Endothelin type A receptors mediate pain in a mouse model of sickle cell disease
EHA Learning Center. Lutz B. Jul 1, 2018; 224104
Topic: 1Ae Thalassemia including HbE disorders
Brianna Marie Lutz
Brianna Marie Lutz
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Co-Authors: Shaogen Wu, Xiyao Gu, Fidelis E. Atianjoh, Zhen Li, Brandon M. Fox, David M. Pollock, Yuan-Xiang Tao

Abstract: Sickle cell disease is associated with acute painful episodes and chronic intractable pain. Endothelin-1, a known pain inducer, is elevated in the blood plasma of both sickle cell patients and mouse models of sickle cell disease. We show here that the levels of endothelin-1 and its endothelin type A receptor are increased in the dorsal root ganglia of a mouse model of sickle cell disease. Pharmacologic inhibition or neuron-specific knockdown of endothelin type A receptors in primary sensory neurons of dorsal root ganglia alleviated basal and post-hypoxia evoked pain hypersensitivities in sickle cell mice. Mechanistically, endothelin type A receptors contribute to sickle cell disease-associated pain likely through the activation of NF-κB-induced Nav1.8 channel upregulation in primary sensory neurons of sickle cell mice. Our findings suggest that endothelin type A receptor is a potential target for the management of sickle cell disease-associated pain, although this expectation needs to be further verified in clinical settings.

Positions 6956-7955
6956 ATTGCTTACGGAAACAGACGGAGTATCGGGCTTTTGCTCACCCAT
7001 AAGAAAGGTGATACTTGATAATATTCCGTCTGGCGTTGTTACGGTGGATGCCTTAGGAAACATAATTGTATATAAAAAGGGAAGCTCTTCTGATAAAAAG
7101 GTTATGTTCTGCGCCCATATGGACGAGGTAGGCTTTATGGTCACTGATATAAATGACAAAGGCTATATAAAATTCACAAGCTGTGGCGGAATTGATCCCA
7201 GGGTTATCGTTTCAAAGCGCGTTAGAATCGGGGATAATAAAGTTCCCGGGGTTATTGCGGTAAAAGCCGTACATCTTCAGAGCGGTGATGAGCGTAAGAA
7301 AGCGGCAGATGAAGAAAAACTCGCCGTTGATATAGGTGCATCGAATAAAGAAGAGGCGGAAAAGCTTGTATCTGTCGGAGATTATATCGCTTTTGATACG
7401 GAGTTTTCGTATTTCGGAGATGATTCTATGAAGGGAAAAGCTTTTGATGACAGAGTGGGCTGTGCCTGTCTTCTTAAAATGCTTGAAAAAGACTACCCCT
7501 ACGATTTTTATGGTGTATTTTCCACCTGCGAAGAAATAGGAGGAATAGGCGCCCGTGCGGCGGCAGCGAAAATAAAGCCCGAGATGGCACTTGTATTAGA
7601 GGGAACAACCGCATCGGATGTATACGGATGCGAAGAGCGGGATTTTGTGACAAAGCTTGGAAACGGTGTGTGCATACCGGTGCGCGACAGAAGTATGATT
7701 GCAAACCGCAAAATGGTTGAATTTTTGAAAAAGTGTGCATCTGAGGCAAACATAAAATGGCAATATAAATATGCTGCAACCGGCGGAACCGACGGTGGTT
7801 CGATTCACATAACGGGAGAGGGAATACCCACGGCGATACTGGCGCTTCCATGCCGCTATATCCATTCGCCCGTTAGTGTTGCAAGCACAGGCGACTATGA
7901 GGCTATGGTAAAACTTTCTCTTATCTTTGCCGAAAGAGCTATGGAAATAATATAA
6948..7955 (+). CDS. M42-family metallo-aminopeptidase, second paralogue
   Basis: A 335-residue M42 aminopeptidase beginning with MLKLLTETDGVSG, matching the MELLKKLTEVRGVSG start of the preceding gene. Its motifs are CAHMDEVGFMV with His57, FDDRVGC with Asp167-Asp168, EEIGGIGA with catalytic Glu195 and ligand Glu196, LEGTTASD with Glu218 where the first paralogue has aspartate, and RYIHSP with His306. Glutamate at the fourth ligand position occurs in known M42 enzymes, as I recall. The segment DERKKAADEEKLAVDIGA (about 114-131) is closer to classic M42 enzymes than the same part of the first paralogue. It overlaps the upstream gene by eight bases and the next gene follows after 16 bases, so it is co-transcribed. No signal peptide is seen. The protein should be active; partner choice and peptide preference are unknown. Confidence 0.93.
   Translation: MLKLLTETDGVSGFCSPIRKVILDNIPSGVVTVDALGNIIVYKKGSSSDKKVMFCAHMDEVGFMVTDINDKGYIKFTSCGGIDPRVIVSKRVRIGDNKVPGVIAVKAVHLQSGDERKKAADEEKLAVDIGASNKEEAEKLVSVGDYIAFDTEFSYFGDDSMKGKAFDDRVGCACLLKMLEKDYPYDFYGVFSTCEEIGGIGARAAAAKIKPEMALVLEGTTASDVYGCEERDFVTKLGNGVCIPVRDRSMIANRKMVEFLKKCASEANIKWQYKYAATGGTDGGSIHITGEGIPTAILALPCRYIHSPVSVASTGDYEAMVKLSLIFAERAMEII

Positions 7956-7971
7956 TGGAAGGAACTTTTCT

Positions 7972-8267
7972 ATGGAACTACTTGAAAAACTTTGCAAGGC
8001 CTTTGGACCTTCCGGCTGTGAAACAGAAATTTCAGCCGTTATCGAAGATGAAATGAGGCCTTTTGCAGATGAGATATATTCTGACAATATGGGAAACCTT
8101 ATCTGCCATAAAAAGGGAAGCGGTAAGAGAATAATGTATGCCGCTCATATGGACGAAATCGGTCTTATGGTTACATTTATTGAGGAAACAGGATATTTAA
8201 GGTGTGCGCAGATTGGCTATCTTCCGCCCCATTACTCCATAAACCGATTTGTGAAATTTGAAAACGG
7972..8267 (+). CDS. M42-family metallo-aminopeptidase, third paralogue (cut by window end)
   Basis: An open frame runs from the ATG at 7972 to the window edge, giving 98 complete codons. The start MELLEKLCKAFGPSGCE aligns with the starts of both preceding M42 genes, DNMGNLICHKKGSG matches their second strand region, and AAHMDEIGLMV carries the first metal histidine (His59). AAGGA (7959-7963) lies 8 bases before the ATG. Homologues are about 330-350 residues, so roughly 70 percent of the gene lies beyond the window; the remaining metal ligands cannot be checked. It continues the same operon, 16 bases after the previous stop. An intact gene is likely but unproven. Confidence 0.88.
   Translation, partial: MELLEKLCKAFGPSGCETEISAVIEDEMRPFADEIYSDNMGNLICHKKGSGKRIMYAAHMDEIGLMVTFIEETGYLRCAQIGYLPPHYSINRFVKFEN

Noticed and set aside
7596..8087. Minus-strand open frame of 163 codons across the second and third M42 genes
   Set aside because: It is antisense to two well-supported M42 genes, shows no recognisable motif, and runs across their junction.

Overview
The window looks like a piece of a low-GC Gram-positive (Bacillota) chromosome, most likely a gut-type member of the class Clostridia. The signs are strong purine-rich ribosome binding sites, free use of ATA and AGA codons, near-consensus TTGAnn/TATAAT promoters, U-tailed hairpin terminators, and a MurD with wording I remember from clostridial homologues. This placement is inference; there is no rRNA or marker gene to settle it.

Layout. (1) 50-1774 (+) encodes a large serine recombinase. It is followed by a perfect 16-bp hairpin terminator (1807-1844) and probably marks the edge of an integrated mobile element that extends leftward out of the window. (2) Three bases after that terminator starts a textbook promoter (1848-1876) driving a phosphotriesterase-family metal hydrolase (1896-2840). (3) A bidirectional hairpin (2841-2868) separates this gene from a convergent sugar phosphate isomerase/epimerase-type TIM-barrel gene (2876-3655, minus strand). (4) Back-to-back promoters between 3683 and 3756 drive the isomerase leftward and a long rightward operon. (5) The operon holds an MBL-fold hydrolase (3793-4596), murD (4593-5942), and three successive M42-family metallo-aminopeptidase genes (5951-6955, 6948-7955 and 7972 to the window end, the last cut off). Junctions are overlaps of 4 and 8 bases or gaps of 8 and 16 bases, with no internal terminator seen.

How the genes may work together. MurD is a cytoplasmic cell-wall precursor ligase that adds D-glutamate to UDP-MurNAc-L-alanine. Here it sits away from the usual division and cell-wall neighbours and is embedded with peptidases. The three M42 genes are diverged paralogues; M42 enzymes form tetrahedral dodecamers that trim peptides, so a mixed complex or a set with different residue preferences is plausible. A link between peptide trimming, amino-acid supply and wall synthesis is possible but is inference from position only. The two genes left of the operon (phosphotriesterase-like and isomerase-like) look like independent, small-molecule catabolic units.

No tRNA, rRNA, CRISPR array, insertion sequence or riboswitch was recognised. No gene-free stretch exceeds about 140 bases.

Article Number: 1124

Doi: 10.3324/haematol.2017.187013

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